During the Advocacy Training Day at the NDSC Convention, Christopher Bennett presented and unveiled his Self-Advocate Toolkit that he created with the help of NDSC. He had been hard at work on this for months before the convention. The toolkit includes information on how a bill becomes a law, tips when meeting with legislators, ways to become involved, and much more.

This toolkit contains valuable information for self-advocates or anyone interested in beginning advocacy.

Click HERE to view an online version.

Thank you to the Bennett family for covering printing costs.

ABLE Age Adjustment Act

NDSC continues to be one of the leaders in the effort to pass the ABLE Age Adjustment Act (S. 817/HR 1874)  this session of Congress. The ABLE Age Adjustment Act would amend Section 529A(e) of the Internal Revenue Code to increase the eligibility threshold for ABLE accounts for onset of disability from before age 26 to before age 46. This increase would result in millions of additional individuals with disabilities becoming eligible to open an ABLE account, which is an important savings tool to empower individuals with disabilities to achieve and maintain health, independence and quality of life.

To celebrate the recent 28th anniversary of the Americans with Disabilities Act (ADA), NDSC co-hosted a national disability call-in day and issued an Action Alert to encourage advocates to call their congressional members to cosponsor the bill (see Action Alert HERE). Although the ADA anniversary has passed, we have kept this Alert active and encourage you to use its talking points and email template to ask your Members of Congress to cosponsor the ABLE Age Adjustment Act.

Electronic Visit Verification Delay Bill Signed Into Law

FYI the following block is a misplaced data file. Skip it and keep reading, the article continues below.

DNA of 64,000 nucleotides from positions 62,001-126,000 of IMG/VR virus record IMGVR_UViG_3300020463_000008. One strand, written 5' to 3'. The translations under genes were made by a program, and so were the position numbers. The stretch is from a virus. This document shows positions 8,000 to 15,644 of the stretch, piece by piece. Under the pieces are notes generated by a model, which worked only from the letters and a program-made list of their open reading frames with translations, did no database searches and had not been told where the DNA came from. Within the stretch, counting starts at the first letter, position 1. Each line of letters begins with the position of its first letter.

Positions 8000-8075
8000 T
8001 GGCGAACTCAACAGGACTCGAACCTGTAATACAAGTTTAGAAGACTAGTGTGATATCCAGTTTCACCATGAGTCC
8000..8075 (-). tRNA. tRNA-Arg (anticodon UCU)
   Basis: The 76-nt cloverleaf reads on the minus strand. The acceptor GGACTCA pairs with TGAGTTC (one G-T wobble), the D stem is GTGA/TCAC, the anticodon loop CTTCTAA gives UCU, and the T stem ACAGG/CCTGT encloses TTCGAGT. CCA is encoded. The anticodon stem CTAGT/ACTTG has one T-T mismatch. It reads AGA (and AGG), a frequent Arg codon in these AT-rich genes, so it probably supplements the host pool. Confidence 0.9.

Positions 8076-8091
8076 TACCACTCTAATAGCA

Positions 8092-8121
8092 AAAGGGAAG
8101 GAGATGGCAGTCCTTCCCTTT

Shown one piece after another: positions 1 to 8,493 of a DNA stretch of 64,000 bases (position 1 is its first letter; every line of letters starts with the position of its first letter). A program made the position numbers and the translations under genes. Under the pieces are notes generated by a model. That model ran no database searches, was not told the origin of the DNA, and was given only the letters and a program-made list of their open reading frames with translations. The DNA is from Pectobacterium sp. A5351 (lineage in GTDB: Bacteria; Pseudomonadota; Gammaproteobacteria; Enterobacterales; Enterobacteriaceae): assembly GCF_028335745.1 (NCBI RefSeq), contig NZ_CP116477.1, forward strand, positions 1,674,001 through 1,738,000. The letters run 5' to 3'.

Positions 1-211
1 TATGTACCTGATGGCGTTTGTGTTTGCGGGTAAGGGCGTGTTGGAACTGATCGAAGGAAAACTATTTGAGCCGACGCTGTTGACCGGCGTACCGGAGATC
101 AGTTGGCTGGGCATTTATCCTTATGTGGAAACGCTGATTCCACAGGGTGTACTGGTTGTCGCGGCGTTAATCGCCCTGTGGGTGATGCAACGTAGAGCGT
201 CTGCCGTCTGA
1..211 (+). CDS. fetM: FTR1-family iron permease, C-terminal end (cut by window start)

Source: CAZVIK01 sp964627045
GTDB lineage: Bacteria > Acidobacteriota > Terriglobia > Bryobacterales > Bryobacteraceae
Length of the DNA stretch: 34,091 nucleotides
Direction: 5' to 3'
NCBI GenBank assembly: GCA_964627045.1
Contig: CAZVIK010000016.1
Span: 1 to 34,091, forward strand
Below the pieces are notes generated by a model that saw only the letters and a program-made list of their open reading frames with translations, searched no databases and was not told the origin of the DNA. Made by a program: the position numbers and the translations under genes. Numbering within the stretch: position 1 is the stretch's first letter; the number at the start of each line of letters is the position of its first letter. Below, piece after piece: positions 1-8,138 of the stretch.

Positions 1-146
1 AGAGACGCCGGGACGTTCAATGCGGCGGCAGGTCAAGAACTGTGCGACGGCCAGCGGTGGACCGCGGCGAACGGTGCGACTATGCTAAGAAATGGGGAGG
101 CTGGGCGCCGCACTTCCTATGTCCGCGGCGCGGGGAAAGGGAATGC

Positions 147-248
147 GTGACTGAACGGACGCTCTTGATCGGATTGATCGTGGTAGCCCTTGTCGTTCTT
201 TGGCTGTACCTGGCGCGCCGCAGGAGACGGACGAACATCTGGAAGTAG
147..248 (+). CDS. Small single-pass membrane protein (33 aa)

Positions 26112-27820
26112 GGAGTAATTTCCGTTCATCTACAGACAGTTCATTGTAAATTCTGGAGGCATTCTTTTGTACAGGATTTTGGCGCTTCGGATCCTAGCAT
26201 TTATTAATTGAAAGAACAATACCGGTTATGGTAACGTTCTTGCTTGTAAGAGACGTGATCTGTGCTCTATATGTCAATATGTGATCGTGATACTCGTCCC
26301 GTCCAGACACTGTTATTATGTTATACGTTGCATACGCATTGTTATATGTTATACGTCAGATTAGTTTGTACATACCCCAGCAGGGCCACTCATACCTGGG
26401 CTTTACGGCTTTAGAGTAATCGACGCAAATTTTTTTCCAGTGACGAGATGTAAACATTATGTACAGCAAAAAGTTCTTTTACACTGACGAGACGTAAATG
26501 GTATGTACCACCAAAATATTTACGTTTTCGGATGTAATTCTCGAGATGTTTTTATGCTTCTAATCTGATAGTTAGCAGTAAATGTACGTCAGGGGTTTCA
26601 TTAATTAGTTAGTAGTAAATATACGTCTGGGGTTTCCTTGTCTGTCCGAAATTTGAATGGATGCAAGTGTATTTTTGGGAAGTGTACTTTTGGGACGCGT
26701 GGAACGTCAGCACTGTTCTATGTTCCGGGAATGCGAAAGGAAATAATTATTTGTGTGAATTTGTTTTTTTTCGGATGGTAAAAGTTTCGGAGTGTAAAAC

Another recent victory for the disability community has been enactment of the bipartisan Electronic Visit Verification (EVV) Delay bill (HR 6042). EVV is a tracking system that requires electronic verification of when a person receives Medicaid-funded home health care or personal care. Many people are concerned that EVV will violate their privacy and limit their independence. This bill delays the implementation of new EVV requirements by one year and requires that the Centers for Medicare and Medicaid Services (CMS) convene stakeholders to discuss implementation. For more information about EVV, see HERE.

New Health Care Disparities Bill Introduced

On July 26, Representatives Seth Moulton (D-MA) and Gregg Harper (R-MS) introduced the Healthcare Extension and Accessibility for Developmentally Disabled and Underserved Populations (HEADs UP) Act of 2018 (HR 6611). This bill would declare people with intellectual and developmental disabilities, including individuals with Down syndrome, to be a medically underserved population (MUP) under the Health Services and Resources Administration (HRSA). This long overdue designation will open up access to critical primary and specialist services, funds to increase workforce development and training, for better reimbursement rates for providers who treat people with developmental disabilities, and preference to Federal government research that studies this population. NDSC applauds Representatives Moulton and Harper for introducing this important piece of legislation and is working to gather support for it.

Medicaid Update: Work Requirements

More and more states are seeking waivers from the Center for Medicaid & Medicare Services (CMS) to tie Medicaid eligibility to work requirements. NDSC opposes these work requirements, as we believe that they will negatively impact some people with disabilities and their caregivers. While some individuals with disabilities, including Down syndrome, would be exempt if they are on Supplemental Security Income (SSI) or SSDI, others who are not receiving SSI could be subjected to the onerous and detailed work requirements (For explanation of how work requirements will harm some people with disabilities, see here: https://www.cbpp.org/research/health/how-medicaid-work-requirements-will-harm-people-with-disabilities-and-serious). For an update on Medicaid work requirement waiver proposals in approximately 30 states, we recommend viewing the follow-up summary provided by the nonpartisan National Academy for State Health Policy group.